Tea and coffee reduce MRSA
Methicillin-resistant Staphylococcus aureus (MRSA) can cause serious infections, but some people carry the organism in their noses. As tea and coffee have some antimicrobial effects, a study in the US has investigated whether the consumption of these drinks influence nasal carriage of the bacteria.
Data came from the National Health and Nutrition Survey. A random sample of participants had nasal swabs taken for culture.
In a sample of 5555 people, approximately half had drunk tea and 61% had drunk coffee in the preceding month. MRSA was found in 1.4% of the participants.
The odds of having MRSA were reduced by half in tea and coffee drinkers. There was a similar reduction in people who drank both tea and coffee.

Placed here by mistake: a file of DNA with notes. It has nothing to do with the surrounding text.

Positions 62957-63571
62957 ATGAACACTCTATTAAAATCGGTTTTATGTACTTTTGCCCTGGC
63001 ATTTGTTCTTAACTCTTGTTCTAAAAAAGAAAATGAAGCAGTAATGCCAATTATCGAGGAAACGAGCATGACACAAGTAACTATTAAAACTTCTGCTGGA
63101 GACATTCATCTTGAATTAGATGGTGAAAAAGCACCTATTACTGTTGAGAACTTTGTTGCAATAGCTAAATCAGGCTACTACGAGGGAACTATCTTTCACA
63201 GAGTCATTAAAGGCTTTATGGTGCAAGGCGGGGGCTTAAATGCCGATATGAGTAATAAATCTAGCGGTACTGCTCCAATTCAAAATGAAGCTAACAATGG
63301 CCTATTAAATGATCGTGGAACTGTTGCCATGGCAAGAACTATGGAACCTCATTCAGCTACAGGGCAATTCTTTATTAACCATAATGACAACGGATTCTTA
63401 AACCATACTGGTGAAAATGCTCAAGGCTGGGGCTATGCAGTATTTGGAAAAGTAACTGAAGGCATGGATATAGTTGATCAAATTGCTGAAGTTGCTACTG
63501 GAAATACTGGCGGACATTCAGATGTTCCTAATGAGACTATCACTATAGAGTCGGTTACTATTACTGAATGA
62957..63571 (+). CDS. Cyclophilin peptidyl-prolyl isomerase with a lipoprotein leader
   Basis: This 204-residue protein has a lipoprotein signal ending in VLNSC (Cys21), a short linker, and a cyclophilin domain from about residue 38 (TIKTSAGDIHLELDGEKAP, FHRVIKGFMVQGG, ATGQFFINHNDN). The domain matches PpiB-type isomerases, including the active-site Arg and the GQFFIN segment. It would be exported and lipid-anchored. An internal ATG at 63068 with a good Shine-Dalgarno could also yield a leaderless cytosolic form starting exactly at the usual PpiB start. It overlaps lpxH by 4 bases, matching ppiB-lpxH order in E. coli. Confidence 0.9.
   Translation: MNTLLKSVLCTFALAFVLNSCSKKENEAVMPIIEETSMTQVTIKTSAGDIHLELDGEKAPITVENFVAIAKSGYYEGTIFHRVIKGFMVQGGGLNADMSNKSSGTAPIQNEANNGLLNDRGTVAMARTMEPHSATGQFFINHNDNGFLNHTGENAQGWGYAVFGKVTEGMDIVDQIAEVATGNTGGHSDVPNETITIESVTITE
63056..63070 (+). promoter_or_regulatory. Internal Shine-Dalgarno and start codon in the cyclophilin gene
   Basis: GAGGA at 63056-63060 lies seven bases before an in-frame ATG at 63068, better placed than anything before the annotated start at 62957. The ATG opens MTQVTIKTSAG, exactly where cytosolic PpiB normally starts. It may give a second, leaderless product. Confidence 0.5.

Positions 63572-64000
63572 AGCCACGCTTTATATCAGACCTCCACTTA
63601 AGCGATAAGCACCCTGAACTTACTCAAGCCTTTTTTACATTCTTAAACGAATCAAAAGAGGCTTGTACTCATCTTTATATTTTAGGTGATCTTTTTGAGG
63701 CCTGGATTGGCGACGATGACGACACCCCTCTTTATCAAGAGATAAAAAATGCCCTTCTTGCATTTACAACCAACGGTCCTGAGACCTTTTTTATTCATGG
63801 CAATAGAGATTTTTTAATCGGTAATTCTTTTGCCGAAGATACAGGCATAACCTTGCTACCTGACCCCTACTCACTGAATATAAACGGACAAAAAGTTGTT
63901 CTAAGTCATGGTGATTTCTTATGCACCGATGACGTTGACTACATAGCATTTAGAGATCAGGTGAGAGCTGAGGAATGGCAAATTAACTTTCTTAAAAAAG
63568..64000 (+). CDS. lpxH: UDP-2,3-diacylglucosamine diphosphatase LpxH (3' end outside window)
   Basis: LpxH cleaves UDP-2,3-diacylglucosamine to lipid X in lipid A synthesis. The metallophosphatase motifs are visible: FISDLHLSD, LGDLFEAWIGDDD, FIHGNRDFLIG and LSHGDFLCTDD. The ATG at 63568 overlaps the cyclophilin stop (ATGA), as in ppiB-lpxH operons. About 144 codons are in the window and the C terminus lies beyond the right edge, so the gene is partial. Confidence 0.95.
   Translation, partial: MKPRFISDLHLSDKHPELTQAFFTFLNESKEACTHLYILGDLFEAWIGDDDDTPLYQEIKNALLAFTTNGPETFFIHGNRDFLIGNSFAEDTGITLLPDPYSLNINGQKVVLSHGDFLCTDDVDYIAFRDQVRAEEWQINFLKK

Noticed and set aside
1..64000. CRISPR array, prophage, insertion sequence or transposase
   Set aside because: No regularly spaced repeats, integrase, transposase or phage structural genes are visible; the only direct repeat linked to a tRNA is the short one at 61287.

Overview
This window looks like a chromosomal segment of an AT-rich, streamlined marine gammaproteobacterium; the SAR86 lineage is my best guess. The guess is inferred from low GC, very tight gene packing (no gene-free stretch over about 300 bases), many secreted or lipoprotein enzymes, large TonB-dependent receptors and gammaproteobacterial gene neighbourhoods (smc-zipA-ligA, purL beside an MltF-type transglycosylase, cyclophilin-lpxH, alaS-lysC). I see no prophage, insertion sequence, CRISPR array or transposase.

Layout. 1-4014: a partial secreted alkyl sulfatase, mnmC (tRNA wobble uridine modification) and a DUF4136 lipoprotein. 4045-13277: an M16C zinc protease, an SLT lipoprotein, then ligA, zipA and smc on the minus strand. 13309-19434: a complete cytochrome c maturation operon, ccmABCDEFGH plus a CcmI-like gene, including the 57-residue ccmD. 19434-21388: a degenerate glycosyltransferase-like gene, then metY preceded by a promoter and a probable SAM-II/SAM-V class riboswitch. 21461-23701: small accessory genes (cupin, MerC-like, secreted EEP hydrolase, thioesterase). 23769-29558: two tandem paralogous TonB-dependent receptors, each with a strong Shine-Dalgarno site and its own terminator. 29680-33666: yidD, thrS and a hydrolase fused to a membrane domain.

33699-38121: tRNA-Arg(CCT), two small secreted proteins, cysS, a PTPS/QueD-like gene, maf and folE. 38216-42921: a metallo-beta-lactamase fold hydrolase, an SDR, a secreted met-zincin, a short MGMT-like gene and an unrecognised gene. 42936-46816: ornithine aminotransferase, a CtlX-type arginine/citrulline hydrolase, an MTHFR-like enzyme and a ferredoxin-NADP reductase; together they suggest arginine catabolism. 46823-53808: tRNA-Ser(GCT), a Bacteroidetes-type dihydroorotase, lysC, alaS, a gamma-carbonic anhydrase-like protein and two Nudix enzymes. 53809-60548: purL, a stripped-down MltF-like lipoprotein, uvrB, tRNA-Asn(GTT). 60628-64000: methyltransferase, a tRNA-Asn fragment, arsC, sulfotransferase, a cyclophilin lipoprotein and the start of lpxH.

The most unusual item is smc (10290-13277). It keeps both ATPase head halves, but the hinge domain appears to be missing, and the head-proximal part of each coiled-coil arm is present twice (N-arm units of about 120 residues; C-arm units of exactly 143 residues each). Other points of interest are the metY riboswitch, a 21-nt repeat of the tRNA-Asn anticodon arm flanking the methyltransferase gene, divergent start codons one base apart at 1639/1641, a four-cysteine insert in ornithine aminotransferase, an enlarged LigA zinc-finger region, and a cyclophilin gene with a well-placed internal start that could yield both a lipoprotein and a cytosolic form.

In people who drank iced tea there was no reduction in nasal carriage of MRSA. Soft drinks also had no effect.
Children do not drink a lot of tea and coffee, so an analysis was performed on adults only. This also found a significant reduction in MRSA in tea and coffee drinkers.
At present, antibiotics are needed if eradication of nasal MRSA is required. This study suggests hot tea and coffee could help.
These beverages contain several substances which could have an effect. One theory is that they reduce absorption of the iron the bacteria need to proliferate.
As only hot tea and coffee had an effect, it is possible the substances reach the nose in the vapour rather than by absorption from the gut, alternatively the substances may be more active when warmed up.
Matheson EM, Mainous AG, Everett CJ, King DE. Tea and coffee consumption and MRSA nasal carriage. Annals of Family Medicine 2011; 9:299-304
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